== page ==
Skip to main content

float free in the emotional chiaroscuro

Rachel's Music For Egon Schiele

(APOCRYPHA)

(Quarterstick Records)
review from Melody Maker
Feb 17th, 1996 

"One has to realise what restraint it needs to express oneself with such beauty. Every glance can be expanded into a poem, every sigh into a novel. But to express a novel in a single gesture, joy in a single breath, such concentration can only be found where self-pity is lacking in equal measure"- Arnold Schoenberg. 

 Rachel's "Handwriting" LP, 13 infinitely evocative songs without words but with plenty of 
orchestration, was THE great lost underground American classic of 1995. Such gorgeous shocks are never repeated. Here they're surpassed, "Songs For Egon Schiele" is, if anything, even more of a unique delight. It is, in a word, incredible.    

This suite of pieces was written for a piece of dance and theatre based on the life of Schiele, performed in Rachel's home town of Louisville. But, for a piece so specific in it's reference, you find your mind running further than you've felt it in years. I want my retirement to sound like this; while it's on, I can't stop thinking about my childhood.


More minimal than it's predecessor (Rachel's are now pared down to just strings and piano) this LP, from it's stark opening to its sparse, shattering coda, is a million miles away from the implicit superiority of most "classical" music. 


Rather than being concious that you're listening to Something Without Guitars Or A Beat, you're so instantly transported within your own imagination that within a minute you're locked into its spell, the piano lacing fingers over your spine, the cello and violin filling out the sound, picking out melodies that seem to suffuse the room with changing moods as they wind their way around you. 


Dark, mournful at times; even though training and the like are probably involved, I prefer to think of Rachel's as writing these pieces like pop songs and then tearing them light years from the moorings of band and noise and letting them float free in the emotional chiaroscuro that only these instruments can create.


It's less important that this is the most impossibly moving American record you can hear right now, or even that the care in it's recording and exquisite packaging make it feel like a personal gift to you .
(IT IS). 


What's important, what's overwhelming, is that your room can be a constant stage with this record. Be ready for your close-up and let your mascara run. 

There'll be no stopping it. 

Perfect and unafraid. Let it in.

Neil Kulkarni 


Comments

Popular posts from this blog

MANIC STREET PREACHERS, ASTORIA, LONDON, 1994, LIVE REVIEW, MELODY MAKER

(photo by Pat Pope, full text)  MANIC STREET PREACHERS  ASTORIA, LONDON  SORRY, lifelong fan, but I’m a new convert. I got into them a week ago and here I am. (They start with “Faster and, after the dub and horrorcore they’ve played, it jarrs and fits perfectly.) OK, see it ain’t attitude cos anyone can do that, just cock a snook and suck your cheeks. It ain’t glamour. Glamour is boring. Glamour is loud pretty people who hug, hug, hug, giggling at your geek self all night. And it ain’t rock’n’roll; it was your rock’n’roll that made a nigger-hater the King, your teddy boys who Paki-bashed for Mosley, Notting Hill 1958, your rock’#n’roll build on SAMBO DON’T SELL. I ain’t interested and the Manics are way beyond that. (“Yes” is Stjepan Mestrovic’s “Balkanisation Of The West” turned punk anthem, as if it could be any more punk. No higher compliment exists.)    The four founding points of Manics songs – one: modern life is untenable. Two: no one ever gets used to loneliness. Three: if tr…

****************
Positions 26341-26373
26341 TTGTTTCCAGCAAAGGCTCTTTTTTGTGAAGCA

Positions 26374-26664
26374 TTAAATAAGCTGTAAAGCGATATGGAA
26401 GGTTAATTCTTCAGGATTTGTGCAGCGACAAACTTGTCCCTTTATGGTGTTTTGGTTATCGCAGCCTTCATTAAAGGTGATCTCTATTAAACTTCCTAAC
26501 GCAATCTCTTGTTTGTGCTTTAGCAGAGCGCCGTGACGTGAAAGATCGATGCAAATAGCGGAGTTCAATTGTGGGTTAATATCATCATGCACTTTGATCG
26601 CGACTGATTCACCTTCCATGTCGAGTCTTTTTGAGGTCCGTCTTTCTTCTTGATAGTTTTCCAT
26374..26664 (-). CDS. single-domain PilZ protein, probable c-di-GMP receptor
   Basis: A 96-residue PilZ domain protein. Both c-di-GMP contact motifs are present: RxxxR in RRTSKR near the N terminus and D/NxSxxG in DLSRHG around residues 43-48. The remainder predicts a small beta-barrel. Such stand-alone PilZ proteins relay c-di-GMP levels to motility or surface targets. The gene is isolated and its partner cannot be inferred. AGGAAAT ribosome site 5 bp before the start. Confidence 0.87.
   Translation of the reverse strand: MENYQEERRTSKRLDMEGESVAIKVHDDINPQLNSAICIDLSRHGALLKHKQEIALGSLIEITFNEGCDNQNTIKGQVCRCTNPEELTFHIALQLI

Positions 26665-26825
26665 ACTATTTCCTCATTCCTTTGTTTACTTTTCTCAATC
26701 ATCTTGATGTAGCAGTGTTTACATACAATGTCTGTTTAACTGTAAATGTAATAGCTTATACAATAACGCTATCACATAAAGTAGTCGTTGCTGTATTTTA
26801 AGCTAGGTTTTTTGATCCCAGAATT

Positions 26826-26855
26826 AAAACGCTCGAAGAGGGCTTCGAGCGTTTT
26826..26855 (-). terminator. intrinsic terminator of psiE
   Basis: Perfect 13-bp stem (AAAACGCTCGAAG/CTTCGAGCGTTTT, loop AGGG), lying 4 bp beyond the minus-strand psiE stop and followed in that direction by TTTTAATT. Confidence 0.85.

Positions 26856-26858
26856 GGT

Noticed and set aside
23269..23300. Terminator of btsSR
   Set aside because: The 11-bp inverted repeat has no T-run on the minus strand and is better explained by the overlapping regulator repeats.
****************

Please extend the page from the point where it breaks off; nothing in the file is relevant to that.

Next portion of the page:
BRITAIN SEE THYSELF PART II. A POST-REFERENDUM DIARY AND A HISTORY OF BRITISH SELF-PITY

Tuesday June 28th, 2016.

OK, a week since the vote and hey, I know the drill. Similar to those habits you kicked back into after 9-11, after 7-7. Heads down. Don't notice the people crossing the road to avoid you. Don't register any reaction to the shop assistants who drop the change with a panic'd repulsion into your foul brown palm. Keep your eyes down, no eye-contact with anyone. Get through the street to safety because the street is a place where you are a target again now, just as you were as a child. Don't ever ever relax again because that moment where your vigilance slips, when you start doubting your own paranoia, is the moment when the van draws up and three pink faces look your way grinning, when the kids see their chance to have some fun, when the guy on his bike who you hadn't thought of leans into the pavement to spit his venom, when the words will come unbidden and deafening, those words that won't just fuck up your day but will haunt your sleep, …

A POP DAYDREAM PART I: THINNING THE HERD.

This was my dream. And it was so vivid it really happened. 
I hired a van. The expense was a concern but I needed the capacity. First the long drive north to Middlesborough. I knew he'd be at home, visiting relatives. Made sure my HeadBag was packed. Blindfolds and ballgags. Rope. Some starved, stroppy badgers. Maxi-pack of chloroform-seeped bogroll from Costco. Masking tape. As I eased onto the M1 I told myself again the story of how it was developed from the need for waterproof ammunition casings in WWII. I had to, I was bored, and it's a long schlep up to 'boro. Idly, after securing a mortgage for a bacon roll at Tibshelf, I had an argument with my other personality about whether Middlesborough was in North Yorkshire, County Durham or Teeside. 
Nothing got resolved. A plain-clothes officer pulled me off in the hardshoulder near Malton and issued stern words about punching myself while driving. No hilarity did ensue. I needed to focus. This was a serious business. By noo…